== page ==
It appears that US-owned companies are helping Venezuela avoid US sanctions

Miami (AFP) – The Associated Press has learned that a company with an office in Houston and another owned by US citizens is helping Venezuela bypass US sanctions and quietly transport millions of petroleum products aboard an Iranian-made tanker.

Efforts to evade sanctions center around a crippled refinery and adjacent oil terminal on the Dutch Caribbean island of Curacao which until 2019 was a major shipping hub for Venezuela’s state-owned oil company, PDVSA.

On Sept. 28, the Togo-flagged tanker Colón offloaded 600,000 barrels of fuel oil at the Bolenbay terminal, operated by the state-owned Curacao Refining Corporation in partnership with fledgling Caribbean Petroleum Refinery, owned by two Venezuelan-American dual nationals. .

The state-owned company issued a press release celebrating Kowloon’s arrival as a “historic moment” – saying it was the first delivery of the revitalized terminal, which can store up to 7 million barrels of oil products.

Although the statement did not indicate the source of the fuel oil, for the past year the Iranian-made tanker has moved exclusively between Venezuelan ports. Ship-tracking data shows that, two days before arriving in Curacao, Colón loaded its giant black-and-red hull into Amoy Port, home to Venezuela’s largest refinery.

The oil shipment, which went unnoticed, appears to violate the spirit – if not the strict law – of US sanctions on Venezuela that have aimed in vain since 2019 to force President Nicolás Maduro from power.

With Maduro’s socialist government shunned as a financial pariah in the West, PDVSA has had to resort to ever more complex transactions to move oil produced from OPEC’s vast oil reserves – the largest in the world.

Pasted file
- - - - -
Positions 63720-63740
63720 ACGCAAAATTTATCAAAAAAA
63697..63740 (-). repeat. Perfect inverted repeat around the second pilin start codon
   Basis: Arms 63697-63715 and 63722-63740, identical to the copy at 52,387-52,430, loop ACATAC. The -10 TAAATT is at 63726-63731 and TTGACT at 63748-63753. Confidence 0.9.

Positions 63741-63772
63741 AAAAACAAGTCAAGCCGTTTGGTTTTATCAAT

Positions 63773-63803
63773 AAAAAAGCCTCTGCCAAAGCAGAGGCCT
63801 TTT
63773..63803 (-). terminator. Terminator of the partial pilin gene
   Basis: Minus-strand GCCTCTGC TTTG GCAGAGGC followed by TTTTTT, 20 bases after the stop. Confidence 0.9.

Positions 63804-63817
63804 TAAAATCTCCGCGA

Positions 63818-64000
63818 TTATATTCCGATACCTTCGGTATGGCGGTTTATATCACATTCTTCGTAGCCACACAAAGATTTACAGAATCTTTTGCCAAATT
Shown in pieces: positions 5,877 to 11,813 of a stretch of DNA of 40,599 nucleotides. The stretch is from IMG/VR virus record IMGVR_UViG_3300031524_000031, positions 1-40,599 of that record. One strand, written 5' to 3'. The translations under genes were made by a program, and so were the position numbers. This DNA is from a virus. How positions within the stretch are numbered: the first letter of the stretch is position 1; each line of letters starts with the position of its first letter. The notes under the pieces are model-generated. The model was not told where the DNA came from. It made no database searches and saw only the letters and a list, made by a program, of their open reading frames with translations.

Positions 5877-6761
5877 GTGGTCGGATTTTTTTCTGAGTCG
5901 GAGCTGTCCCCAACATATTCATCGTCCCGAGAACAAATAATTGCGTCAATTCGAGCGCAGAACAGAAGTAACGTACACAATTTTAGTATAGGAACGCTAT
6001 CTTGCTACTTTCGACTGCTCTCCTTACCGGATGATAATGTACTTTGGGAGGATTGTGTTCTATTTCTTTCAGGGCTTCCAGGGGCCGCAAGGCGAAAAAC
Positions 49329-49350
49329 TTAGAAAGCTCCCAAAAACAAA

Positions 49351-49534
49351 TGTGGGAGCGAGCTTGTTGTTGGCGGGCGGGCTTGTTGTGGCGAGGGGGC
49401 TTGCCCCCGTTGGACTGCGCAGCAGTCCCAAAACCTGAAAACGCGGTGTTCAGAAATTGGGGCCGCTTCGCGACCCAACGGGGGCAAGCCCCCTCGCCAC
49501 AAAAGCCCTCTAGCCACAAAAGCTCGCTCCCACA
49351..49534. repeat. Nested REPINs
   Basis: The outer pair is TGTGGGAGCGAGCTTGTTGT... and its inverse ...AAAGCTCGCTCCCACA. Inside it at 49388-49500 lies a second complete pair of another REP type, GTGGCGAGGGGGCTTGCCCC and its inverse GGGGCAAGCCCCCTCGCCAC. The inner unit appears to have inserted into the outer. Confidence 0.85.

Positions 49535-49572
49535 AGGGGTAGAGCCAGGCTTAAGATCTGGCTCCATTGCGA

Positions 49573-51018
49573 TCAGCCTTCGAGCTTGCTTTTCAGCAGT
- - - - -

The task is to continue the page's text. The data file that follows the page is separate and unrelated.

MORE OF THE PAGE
But so far, many of these transactions have involved deeply discounted payments in cryptocurrency by Russian oligarchs, shell companies in places like Hong Kong, and “phantom carriers” that turn off mandatory transponders to avoid detection by US authorities.

In contrast, Curaçao, whose foreign relations the Netherlands, a staunch US ally, holds firmly to US sanctions, even once confiscating unsold PDVSA stocks after its lease on the refinery expired in 2019 to pay US oil companies defaulted by Venezuela over them. the years.

Authorities in Curaçao may be betting on lax enforcement of the Biden administration, said Marshall Billingsley, a former senior Treasury official who helped craft the current sanctions policy. During former President Donald Trump’s administration, the US froze the assets of more than 140 Maduro insiders and threatened retaliation against even non-US companies caught dealing in Venezuelan crude oil.

In contrast, President Joe Biden has not imposed any additional sanctions on Venezuela since taking office and has promised to roll back existing restrictions if Maduro takes meaningful steps toward free and fair elections.

“They flout sanctions because they know that under this administration there are no consequences,” Billingsley said.

The US Treasury Department, which enforces the sanctions, did not respond to an email seeking comment.

Under US sanctions, Americans and US entities are prohibited from doing business with PDVSA, the state-owned oil company. This ban becomes more difficult to enforce, however, whenever a shipment of oil changes hands again and is mixed with other shipments, obscuring PDVSA’s role as the ultimate beneficiary of any international sale.